News / Africa

Zimbabwe Anticipates Calmer Elections Than 2008

Zimbabwe Elections
Zimbabwe Elections
Anita Powell
Zimbabwe holds elections on Wednesday, five years after the controversial 2008 vote, which was marred by violence and allegations of vote-rigging.

The southern African nation was awash in violence and instability, the economy was wracked by shortages and hyperinflation, and throughout, longtime President Robert Mugabe stood firm in his position that he had won the disputed vote.
 
Five years later, the picture in many ways looks similar. Mugabe is running for president again and is again being challenged by Morgan Tsvangirai, leader of the Movement for Democratic Change. And again, rights groups say forces loyal to the president have intimidated and attacked voters, while the state broadcaster openly favors Mugabe’s ZANU-PF party.
 
But there have been some changes as well. For the past five years, Zimbabwe has been ruled by a lasting, if uneasy, power-sharing government consisting of ZANU-PF and the MDC.

Voters in March approved a new constitution which, among other things, limits all future presidents to two five-year terms. The referendum vote went relatively peacefully.
 
Even the former opposition has conceded Zimbabwe is faring better during this campaign than last time around. Kumbirai Muchemwa, a South Africa-based spokesman for the MDC, credits his party for that. But he hopes the world has not forgotten his country.
 
“Generally, Zimbabwe doesn’t seem to be a hopeless basket case, like it was in 2008. ... I don’t think the world is tired of the crisis in Zimbabwe," Muchemwa said. "The world is keen for Zimbabwe to move forward and take its place among the family of nations.”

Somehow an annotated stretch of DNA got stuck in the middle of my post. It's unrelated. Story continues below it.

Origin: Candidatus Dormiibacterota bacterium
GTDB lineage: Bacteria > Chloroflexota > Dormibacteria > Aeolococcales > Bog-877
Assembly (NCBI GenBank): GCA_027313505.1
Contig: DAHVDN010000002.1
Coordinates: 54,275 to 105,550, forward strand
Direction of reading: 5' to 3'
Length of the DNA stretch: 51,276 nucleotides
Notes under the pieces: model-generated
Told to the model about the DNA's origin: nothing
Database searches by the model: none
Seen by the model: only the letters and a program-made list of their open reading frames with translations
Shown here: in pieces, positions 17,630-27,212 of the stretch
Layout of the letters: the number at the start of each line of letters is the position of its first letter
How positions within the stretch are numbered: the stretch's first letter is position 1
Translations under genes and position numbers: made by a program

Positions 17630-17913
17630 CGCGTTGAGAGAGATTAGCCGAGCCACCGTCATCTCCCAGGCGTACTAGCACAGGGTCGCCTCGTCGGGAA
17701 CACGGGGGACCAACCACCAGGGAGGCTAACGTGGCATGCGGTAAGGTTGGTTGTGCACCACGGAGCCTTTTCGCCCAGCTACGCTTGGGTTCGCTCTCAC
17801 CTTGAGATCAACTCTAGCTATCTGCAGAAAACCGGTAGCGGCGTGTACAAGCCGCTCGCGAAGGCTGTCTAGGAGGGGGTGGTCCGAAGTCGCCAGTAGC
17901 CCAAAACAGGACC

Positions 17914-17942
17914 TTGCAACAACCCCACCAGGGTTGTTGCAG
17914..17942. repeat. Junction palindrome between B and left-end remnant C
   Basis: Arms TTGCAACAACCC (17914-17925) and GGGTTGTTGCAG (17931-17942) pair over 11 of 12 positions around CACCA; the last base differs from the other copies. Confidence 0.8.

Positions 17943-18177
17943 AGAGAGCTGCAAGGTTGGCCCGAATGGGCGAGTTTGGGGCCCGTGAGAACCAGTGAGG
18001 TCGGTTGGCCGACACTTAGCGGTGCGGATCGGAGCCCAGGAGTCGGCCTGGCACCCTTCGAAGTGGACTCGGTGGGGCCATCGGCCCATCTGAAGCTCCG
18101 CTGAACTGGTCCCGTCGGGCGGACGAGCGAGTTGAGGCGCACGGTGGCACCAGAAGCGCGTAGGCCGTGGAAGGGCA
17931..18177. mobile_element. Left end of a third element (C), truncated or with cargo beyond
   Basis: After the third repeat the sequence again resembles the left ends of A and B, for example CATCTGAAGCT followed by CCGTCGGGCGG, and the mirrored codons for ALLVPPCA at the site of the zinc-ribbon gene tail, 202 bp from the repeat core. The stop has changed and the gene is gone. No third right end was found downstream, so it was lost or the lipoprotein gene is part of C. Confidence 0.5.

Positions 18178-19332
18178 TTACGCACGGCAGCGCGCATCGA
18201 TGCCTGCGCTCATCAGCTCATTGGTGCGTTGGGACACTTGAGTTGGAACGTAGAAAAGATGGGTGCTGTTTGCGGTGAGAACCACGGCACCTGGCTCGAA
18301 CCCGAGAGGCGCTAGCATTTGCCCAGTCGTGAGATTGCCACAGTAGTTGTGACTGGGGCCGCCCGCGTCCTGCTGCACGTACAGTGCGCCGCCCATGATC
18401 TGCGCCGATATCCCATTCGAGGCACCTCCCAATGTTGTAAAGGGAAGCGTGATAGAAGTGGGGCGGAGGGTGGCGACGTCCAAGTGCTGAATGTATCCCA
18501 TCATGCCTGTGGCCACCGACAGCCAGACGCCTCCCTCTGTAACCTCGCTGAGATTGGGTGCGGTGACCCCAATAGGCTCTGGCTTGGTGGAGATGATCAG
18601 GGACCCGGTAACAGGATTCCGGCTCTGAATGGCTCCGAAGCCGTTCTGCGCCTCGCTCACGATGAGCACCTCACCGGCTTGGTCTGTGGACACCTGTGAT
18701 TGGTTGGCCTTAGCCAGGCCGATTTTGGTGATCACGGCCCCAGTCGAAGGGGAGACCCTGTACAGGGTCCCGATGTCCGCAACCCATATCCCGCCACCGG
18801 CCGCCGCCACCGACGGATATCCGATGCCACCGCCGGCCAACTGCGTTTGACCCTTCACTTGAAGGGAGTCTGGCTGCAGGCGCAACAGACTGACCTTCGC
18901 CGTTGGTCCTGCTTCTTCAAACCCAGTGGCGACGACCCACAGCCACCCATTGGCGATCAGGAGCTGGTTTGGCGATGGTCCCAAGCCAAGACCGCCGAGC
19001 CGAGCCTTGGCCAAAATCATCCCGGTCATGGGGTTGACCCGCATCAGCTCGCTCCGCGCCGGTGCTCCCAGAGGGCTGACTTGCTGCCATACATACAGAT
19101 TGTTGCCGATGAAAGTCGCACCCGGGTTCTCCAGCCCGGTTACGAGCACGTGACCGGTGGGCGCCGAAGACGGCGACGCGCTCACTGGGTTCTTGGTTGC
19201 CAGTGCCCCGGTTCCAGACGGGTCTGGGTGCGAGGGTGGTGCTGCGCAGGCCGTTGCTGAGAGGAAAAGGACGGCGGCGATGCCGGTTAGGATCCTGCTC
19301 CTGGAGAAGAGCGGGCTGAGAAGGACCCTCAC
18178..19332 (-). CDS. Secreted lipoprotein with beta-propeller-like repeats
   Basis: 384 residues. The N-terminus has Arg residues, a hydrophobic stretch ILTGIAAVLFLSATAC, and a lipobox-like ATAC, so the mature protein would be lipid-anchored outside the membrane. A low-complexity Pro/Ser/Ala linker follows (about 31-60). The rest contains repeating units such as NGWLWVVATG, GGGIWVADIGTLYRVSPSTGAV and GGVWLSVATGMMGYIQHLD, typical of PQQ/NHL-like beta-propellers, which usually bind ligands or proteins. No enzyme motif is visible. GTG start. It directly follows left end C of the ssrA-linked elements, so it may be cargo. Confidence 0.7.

Sue Valentine, Africa program coordinator for the Committee to Protect Journalists, says there have been reforms, and that the media climate has opened up somewhat with the addition of independent newspapers, although state media remains dominant.

She says it has further helped that Western countries have taken more of a hands-off approach to Zimbabwe's problems.
 
"And politically, the two warring parties have been forced to work together," Valentine said. "It’s not been a happy alliance, clearly. But there has been a level of, I think, engagement and political debate. Whether we’re seeing things as quieter because I think that there’s also been a stepping back -- by the U.K., the U.S., the West in general -- to allow the African Union and the Southern African Development Community, SADC, to take the lead to speak with the key players in Zimbabwe and to maintain pressure on them to follow due process.”